October 29th

Internet Day

The History of the Internet

October 29th, 1969 was the beginning of the Internet. It all started when the very first electronic message from a computer was sent to another computer in a UCLA lab. Leonard Kleinrock was watching a young graduate student, Charley Kline, as he sent the first message over the Internet to Bill Duvall. Charley’s message was not a remarkable one, as it was meant to be a simple login capability. His message was only the letters “L” and “O,” but those letters have changed the world forever. The complete message, “login,” was sent an hour later.

Should the Internet Deserve it's Own Holiday?

I do think that Internet Day should be an official national holiday because the Internet has so much importance in our lives today. Without it, we wouldn’t be able to send emails, research without books, and stay up-to-date on current news. The Internet connects us to so many people that we can stay in touch with, even if they live far away. If you think about it, the Internet is the most important technological invention we have. Now, over two billion people use the Internet today.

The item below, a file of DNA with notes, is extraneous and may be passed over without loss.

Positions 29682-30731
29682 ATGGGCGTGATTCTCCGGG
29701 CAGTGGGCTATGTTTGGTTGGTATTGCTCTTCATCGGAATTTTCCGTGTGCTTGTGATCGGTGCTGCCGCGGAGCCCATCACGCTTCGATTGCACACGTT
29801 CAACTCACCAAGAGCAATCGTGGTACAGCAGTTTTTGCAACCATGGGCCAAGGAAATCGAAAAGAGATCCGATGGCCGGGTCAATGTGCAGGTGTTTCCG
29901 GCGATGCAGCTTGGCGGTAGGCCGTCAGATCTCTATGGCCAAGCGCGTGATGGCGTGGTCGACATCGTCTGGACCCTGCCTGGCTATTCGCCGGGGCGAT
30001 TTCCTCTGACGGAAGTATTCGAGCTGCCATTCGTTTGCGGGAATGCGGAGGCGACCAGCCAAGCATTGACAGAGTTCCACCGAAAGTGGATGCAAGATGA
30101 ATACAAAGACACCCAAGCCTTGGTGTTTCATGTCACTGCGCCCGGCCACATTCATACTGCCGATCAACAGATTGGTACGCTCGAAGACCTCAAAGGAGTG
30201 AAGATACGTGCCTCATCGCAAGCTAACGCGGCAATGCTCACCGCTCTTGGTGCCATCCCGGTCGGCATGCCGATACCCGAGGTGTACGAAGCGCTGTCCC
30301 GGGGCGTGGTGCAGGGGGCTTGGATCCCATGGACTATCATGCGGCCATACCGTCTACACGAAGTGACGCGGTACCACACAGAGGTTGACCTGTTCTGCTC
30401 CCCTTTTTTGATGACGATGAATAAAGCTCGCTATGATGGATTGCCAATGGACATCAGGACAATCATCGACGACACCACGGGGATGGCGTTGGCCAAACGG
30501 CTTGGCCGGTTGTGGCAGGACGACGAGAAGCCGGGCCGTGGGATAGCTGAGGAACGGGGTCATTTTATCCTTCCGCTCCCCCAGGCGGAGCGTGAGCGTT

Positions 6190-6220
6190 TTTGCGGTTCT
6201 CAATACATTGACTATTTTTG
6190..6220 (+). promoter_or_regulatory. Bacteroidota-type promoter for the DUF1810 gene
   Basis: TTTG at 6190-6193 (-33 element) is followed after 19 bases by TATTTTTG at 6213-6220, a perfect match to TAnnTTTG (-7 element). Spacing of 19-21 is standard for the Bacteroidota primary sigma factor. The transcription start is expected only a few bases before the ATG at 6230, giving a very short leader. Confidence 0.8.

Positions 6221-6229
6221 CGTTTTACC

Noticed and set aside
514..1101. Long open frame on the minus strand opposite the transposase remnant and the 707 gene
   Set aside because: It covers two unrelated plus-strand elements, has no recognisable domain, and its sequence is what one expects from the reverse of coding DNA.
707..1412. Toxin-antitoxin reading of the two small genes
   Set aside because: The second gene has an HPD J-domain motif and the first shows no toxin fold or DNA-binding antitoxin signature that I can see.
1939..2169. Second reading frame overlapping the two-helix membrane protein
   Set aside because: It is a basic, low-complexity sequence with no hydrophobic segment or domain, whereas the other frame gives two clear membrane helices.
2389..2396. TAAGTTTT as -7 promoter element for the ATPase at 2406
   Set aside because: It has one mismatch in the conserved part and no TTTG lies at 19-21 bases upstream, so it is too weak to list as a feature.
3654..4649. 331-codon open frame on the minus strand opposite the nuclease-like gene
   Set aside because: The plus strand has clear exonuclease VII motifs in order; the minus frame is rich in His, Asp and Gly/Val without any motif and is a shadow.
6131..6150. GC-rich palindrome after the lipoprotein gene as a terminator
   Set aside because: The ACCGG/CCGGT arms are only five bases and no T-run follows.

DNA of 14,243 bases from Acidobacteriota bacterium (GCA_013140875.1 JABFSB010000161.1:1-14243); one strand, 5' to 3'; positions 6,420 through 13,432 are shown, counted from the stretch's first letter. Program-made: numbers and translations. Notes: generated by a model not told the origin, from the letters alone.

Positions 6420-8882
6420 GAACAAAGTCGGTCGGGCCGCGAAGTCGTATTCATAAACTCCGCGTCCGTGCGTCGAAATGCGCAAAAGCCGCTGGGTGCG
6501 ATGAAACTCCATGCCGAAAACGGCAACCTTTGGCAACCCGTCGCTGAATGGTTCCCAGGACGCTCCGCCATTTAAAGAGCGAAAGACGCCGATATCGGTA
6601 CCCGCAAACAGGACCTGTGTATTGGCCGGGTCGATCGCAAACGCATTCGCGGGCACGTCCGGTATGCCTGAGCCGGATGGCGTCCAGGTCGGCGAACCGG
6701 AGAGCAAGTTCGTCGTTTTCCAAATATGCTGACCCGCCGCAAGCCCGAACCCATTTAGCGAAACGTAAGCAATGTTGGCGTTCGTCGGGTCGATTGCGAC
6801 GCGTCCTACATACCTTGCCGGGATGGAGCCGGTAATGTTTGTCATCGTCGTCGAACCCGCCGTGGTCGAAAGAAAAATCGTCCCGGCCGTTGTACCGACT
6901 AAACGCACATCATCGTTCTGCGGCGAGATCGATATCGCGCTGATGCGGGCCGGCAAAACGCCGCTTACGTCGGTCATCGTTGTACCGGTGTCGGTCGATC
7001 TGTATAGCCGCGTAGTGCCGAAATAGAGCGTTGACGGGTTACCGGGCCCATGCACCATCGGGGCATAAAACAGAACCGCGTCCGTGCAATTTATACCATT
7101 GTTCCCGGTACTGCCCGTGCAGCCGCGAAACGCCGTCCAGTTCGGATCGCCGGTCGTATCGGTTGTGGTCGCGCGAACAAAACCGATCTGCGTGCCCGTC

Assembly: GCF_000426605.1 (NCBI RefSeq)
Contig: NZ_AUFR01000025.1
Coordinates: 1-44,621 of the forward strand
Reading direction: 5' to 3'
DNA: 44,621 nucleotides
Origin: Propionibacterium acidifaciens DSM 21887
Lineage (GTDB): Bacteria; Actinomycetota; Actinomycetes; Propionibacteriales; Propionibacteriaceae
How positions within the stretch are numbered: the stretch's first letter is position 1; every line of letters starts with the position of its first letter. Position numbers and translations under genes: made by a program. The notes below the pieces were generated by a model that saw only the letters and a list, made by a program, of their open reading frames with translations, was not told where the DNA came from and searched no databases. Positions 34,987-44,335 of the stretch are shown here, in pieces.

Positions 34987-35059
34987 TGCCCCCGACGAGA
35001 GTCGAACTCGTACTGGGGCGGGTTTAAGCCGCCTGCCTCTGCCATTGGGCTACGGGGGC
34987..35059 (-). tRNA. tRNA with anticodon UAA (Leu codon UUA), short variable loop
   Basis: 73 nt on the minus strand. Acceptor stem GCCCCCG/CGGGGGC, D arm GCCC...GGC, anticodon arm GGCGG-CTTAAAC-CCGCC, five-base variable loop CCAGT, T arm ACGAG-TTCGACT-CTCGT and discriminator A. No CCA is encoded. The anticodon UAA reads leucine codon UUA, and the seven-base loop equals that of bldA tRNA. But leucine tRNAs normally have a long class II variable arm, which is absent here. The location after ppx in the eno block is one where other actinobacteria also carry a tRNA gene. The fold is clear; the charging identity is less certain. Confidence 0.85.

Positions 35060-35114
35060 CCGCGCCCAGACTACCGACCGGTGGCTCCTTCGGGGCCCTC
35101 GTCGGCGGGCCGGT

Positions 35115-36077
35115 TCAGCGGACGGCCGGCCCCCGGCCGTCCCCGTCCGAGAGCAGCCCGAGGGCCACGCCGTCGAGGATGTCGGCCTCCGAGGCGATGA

More Information About the Internet


Out of Bing, Yahoo, and many more, Google is currently the most popular search engine, receiving hundreds of millions of searches a day.

World Wide Web vs. The Internet

Although the World Wide Web is often referred to as the Internet, the two are not the same thing. The Internet is a huge network of networks that links computers together all over the world using a range of wires and wireless technologies. The World Wide Web is the collection of linked pages that are accessed using the Internet and a web browser.

The First Emoticon

The first emoticon -) was created by Kevin Mackenzie in 1979 and three years later, it was changed to :-) by Scott Fahlman